No Bottom in Sight for China Coal Prices: Analyst

Coal prices in China have fallen almost 20 percent since the beginning of the year, with analysts expecting further declines as inventories remain high and coal mines in China continue to ramp up production.

A bag of coals picked out from gangue stockpiles at a coal-chosen factory in Chifeng of Inner Mongolia Autonomous Region, China.
China Photos | Getty Images
A bag of coals picked out from gangue stockpiles at a coal-chosen factory in Chifeng of Inner Mongolia Autonomous Region, China.

Spot coal in China, which is currently trading around 650 yuan ($102.40) a tonne could fall a further 8 percent this quarter, according to Nomura Research.

“It is too early to call a bottom in coal prices given that domestic supply cutbacks are inadequate and power plants’ coal stockpiles remain high at 28 days versus 15 days in normal times,” Nomura Analyst Ivan Lee said in a report published Tuesday. “Waning coal-fired (electricity) generation, a high influx of cheap coal and excessive stockpiles across China will continue to weigh on the coal market outlook in the second half of 2012.”

According to the report, domestic coal producers are expected to increase production by about 5 percent a year from now until 2015, but the Chinese are continuing to import as well because international coal prices are about 10 percent cheaper than those at home. Imports of the commodity will reach 250 million tonnes this year, up from 182 million tonnes in 2011, according to data from the China Coal Market Network, an industry association.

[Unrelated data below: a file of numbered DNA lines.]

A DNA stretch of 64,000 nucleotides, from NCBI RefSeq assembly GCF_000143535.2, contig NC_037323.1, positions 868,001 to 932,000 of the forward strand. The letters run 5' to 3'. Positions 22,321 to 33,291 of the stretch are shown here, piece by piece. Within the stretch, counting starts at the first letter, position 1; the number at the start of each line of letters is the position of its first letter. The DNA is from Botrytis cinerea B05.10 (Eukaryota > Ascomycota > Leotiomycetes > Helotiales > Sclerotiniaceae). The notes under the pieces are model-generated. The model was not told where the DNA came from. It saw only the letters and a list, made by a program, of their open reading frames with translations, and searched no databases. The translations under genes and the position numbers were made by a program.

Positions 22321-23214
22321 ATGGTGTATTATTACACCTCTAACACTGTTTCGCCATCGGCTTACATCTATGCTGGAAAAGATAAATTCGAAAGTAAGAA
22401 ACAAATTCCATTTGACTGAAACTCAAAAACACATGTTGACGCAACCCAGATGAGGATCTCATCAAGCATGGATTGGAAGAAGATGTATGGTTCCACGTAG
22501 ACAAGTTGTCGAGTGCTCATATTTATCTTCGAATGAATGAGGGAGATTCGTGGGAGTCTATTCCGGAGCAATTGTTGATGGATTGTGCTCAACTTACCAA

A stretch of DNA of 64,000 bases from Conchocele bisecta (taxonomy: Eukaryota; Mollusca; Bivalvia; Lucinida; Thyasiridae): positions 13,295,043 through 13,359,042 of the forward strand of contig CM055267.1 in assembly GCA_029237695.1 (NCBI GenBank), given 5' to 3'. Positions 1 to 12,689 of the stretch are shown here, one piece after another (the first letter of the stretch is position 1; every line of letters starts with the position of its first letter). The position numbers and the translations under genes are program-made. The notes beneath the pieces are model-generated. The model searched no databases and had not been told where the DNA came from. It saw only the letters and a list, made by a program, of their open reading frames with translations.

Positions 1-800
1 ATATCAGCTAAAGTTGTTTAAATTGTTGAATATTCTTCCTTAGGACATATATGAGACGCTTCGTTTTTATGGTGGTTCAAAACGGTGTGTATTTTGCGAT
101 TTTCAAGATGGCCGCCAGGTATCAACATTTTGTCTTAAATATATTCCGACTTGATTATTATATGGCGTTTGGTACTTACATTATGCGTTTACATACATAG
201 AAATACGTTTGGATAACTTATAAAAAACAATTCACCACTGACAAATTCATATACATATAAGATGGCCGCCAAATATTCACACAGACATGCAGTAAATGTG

Andrew Su, CEO of Compass Global Markets, a Sydney-based commodity trading broker, says the oversupply situation in China is getting worse.

“Six to seven months ago, we were getting inquiries from China about buying coal mines in Australia,” Su told CNBC. “Now, people are asking, how can we offload some of our coal capacity because some of our customers are defaulting on their uptake agreements. Shipments are just sitting there.”

According to Lee, coal producers need to cut output. But at 600-630 yuan a tonne, it is still profitable for companies to sell so they are not cutting back.

“The most likely catalyst for price stability and recovery at these levels is a larger cut in output among the highest-cost miners,” Nomura’s Lee said. “Sxcoal (research firm based in China) believes a 3 percent cut in monthly coal production, approximately 10 million tonnes, is needed to restore market balance.”

He adds that the current oversupply situation will lead to a further drop in prices hurting the earnings of China’s three largest listed coal companies, China Shenhua Energy , China Coal Energy and Yanzhou Coal . Nomura is revising its earnings estimates of these three companies as it expects margins to shrink and sales growth to slow over the next two years.

- By CNBC's Jean Chua.